One of the best things about living in the future, as I refer to the 21st Century, is access to information that has come before. And I in my feminist way, of course, am referring to the bits and pieces of daily life that get lost along the way to posterity, notoriety, and history… the daily stuff of the lives of families, women and children.
I love being able to flip through the pages of a catalog or a Ladies Publication from 100 to 150 years ago. These acts give me a sense of connectedness to the culture of my foremothers. My maternal grandmother was born in 1883. She began having children in 1910 with the birth of my Uncle Carl. The last of those children, my Aunt Alice, passed away early in September of the year at the age of 92.
How on Earth can I convey the sense of connectedness and continuity of family to my 4-year-old grand daughters when the generations in my part of the family tend toward the long side?
I can read to them from children’s literature of the time when my mother was being read to by her mother, 100 years ago. My mother was born in 1914.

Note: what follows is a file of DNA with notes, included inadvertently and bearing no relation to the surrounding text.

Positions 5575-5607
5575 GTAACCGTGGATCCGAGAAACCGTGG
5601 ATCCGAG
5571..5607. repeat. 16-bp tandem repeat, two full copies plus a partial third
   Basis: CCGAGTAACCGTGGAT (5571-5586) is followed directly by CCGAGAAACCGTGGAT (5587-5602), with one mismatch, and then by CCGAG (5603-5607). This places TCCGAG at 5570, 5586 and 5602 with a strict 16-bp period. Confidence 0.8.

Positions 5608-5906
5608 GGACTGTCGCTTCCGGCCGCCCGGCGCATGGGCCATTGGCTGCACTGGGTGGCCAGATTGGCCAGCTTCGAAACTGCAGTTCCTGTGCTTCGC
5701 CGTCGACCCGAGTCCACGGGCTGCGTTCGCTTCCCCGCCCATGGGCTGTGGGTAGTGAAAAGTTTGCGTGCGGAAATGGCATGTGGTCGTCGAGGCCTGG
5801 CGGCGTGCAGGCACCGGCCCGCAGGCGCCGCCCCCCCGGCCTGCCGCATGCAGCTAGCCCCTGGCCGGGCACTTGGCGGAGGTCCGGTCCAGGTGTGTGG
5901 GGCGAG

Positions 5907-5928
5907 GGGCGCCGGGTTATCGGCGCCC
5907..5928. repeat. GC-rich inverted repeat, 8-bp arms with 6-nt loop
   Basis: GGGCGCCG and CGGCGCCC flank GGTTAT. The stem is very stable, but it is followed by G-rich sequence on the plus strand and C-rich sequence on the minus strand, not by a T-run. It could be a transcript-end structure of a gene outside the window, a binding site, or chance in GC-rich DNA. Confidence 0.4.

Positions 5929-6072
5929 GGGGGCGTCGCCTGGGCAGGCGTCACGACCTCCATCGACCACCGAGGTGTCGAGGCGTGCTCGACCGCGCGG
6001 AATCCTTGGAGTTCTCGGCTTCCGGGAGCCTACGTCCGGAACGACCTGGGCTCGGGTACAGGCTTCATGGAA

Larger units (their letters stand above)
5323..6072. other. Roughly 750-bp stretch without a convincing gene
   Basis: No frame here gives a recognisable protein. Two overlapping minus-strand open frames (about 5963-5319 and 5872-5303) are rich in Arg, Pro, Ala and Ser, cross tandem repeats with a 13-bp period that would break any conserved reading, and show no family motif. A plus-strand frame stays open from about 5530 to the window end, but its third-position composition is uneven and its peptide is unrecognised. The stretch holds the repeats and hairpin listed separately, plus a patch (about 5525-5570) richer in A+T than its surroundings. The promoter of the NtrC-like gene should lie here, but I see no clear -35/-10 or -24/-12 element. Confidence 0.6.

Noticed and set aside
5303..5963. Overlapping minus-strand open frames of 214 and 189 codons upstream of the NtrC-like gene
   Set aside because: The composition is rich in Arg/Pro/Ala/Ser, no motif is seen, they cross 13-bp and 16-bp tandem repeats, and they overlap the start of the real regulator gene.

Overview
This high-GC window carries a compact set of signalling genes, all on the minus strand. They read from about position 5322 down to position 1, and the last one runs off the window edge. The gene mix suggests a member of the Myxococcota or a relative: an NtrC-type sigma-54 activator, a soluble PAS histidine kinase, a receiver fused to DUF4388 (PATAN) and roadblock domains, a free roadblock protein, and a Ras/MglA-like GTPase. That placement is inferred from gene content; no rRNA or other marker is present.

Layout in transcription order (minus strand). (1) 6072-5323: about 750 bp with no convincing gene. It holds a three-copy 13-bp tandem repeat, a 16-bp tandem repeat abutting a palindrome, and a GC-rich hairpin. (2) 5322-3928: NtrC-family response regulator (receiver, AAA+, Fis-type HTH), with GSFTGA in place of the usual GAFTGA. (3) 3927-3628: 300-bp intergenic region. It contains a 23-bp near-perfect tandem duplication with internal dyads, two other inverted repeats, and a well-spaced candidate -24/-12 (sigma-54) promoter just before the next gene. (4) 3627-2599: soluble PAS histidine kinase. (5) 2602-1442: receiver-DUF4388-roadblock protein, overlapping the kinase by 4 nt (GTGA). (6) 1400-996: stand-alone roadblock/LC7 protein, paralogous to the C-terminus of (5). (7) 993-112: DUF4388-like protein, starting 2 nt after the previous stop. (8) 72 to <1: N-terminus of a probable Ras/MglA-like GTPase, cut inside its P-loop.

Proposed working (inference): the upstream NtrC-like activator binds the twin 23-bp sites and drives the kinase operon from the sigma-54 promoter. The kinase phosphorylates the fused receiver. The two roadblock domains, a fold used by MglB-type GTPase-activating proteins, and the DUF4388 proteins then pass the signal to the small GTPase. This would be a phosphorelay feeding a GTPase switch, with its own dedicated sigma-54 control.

This morning I surfed on over to archive.org and found A Book of Cheerful Cats. I downloaded a PDF of this delightfully illustrated tome to read to the twins when they visit. I will also print out copies to color, cut, glue, glitter and with which to generally have fun.
Somehow I find the search for images from other times and childhoods to be relaxing and rewarding. When I was little I would look through my mother’s tattered memorabilia from her childhood. I was the fifth kid of my mom’s who pawed through her stuff, and it was worse for the wear. While the tactile experience is gone, the rich content of books from those times, minus the allergy inducing dust and mildew, is out there waiting for new generations of family and rainy or snowy afternoons.